The book is extremely thorough in the way it presents all this. Most chapters start off by introducing a new cognative metaphor, then including a table showing the mathematical concepts to be presented and to which cognative metaphor each one relates. For a book on mathematics, this is actually a rather long read.
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Format: Hardcover
I give this book 5 stars not because it is definitive and "correct," but because it proposes an exciting new tack in the philosophy of mathematics. This deeply fascinating book would have been a major addition to that philosophy, a most noble subject, were it not that the authors know little about it. For starters, they do not appreciate the extent to which intuitionists and constructivists have anticipated their attack on what they rightly deprecate as the Romance of (Platonic) Mathematics. Intuitionists entirely agree that mathematics is a human construction serving human purposes; mathematics has no existence apart from this fact.

The philosophy of math has attracted some fine and exciting minds since Frege published his Begriffschrifft in 1879. Around 1900: Russell, of course, but also Husserl. Around 1940: Godel, Quine, Fraenkel, Bernays, Church, Curry, Brouwer, Weyl. More recently: Chihara, Boolos, Parsons, Resnick, Maddy, Shapiro, Detlefsen, Hartrey Field, Burgess, Rosen, Putnam. Regrettably, Lakoff and Nunez appear to have assimilated almost none of this literature.

This cognitive business will eventually have to interact with logic and Ed Zalta's formal theory of abstract objects.

Mathematicians reviewing this book in professional journals, as well as a number of Amazon reviewers, have complained of serious failings in L&N's understanding of some mathematical points. Lakoff argues that the errors found in earlier printings of WMCF are now corrected. On verra...

Readers should keep in mind that Lakoff is a linguist who made his reputation by linking linguistics to cognitive science and the analysis of metaphor. Nunez is a product of the Swiss school of mathematics as grist for cognitive psychology, founded by Piaget.
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Format: Hardcover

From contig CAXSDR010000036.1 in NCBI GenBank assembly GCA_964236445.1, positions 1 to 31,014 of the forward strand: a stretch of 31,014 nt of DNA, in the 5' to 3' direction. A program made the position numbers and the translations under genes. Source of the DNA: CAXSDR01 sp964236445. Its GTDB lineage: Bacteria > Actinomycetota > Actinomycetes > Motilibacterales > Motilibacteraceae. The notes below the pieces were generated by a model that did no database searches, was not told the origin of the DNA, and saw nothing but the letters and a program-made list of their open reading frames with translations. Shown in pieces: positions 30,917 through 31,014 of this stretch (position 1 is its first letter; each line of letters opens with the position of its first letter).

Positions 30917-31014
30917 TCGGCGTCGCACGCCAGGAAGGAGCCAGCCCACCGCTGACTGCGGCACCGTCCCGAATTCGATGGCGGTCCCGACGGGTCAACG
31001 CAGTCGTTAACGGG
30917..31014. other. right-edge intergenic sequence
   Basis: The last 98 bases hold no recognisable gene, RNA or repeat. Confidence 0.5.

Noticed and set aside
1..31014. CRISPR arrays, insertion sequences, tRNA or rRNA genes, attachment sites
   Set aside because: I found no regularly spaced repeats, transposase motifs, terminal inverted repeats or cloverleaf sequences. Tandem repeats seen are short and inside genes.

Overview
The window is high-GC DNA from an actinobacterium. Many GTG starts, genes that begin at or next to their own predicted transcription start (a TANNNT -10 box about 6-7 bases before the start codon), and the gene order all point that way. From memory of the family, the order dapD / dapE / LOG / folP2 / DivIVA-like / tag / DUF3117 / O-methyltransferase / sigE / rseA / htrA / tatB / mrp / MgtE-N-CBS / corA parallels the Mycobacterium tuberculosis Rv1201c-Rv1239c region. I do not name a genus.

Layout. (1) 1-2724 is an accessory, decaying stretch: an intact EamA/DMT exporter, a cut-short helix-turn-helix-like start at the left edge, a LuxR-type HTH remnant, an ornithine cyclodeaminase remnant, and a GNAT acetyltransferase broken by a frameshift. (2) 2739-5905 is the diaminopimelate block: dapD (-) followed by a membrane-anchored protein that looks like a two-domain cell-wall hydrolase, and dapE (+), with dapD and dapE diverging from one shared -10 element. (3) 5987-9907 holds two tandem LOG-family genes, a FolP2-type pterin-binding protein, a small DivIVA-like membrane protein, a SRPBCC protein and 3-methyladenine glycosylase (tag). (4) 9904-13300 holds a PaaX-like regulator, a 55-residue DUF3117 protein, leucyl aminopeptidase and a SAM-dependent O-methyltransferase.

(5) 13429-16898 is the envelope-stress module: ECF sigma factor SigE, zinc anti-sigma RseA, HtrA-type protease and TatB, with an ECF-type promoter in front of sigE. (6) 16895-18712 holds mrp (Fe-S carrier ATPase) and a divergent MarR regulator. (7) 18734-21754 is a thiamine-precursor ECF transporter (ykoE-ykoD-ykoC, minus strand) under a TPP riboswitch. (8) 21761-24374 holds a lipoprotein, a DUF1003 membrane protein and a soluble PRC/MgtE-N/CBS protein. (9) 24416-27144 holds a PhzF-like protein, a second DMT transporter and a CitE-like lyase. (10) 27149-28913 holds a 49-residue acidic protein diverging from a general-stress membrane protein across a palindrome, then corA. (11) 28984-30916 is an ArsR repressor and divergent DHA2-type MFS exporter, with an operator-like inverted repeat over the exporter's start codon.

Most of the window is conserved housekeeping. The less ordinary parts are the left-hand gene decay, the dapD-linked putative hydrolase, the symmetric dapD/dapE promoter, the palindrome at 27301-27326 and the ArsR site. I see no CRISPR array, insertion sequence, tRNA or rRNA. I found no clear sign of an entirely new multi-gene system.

As a physicist and recreational mathematician, I found this book stimulating and reassuring. The connection of mathematics to human realities in our embodied world gives a new way to understand the conceptual and practical power of mathematics, as well as approach its limitations. I also found it helps to explain my preference for "seat of the pants" approach to some subjects, as contrasted to the proof-driven esthetic of many professional mathematicians. I think this book may encourage new ideas in mathematics education as well. If you're a Platonist, you'll find a lot to scream about, but its a great read for any math nut.
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Format: Hardcover
As a person interested in math, physics, philosophy, and cognition, I was delighted to find a book that helps tie these fields together. I've read many popularizations of math history and theory, and this books goes far beyond any of them.

First of all, this book is NOT a popularization, nor is it a book on math. It is a serious and ambitious effort to apply cognitive processes to the origin of mathematical concepts. What delighted me was that in doing so, the authors helped me improve the depth of my own understanding of those concepts.

I realize that many of the reviewers here and elsewhere have found errors in the presentation of the ideas, but I challenge them to offer a book that better presents those ideas in a conceptual format. Nowhere else have I read a book that describes the problems I had as a young student trying to understand the non-geometric approaches to limits and calculus. Also, their explanation of a program of discretization of continuity is one that closely resembles scientific reductionism and a similar discretization in physics.

To me, finding 19 reviews here is proof enough that the book is important, accessible, and useful. The authors do seem to have a thesis that they expound past exhaustion, dealing with the metaphysics of math, but much more interesting to me is their extremely useful methodology of mapping concepts. This is something I would like to see applied to quantum mechanics, fractal geometry, set theory, and computer programming, and hope that other cognitive scientists will step up to the task.

Although people who are more knowledgeable of the math literature than me may disagree, I think that this book does a scholarly job of collecting more than a few important concepts from several fields into one volume, something that is immensely helpful to persons like me at the bottom of the mathematical curve. ;)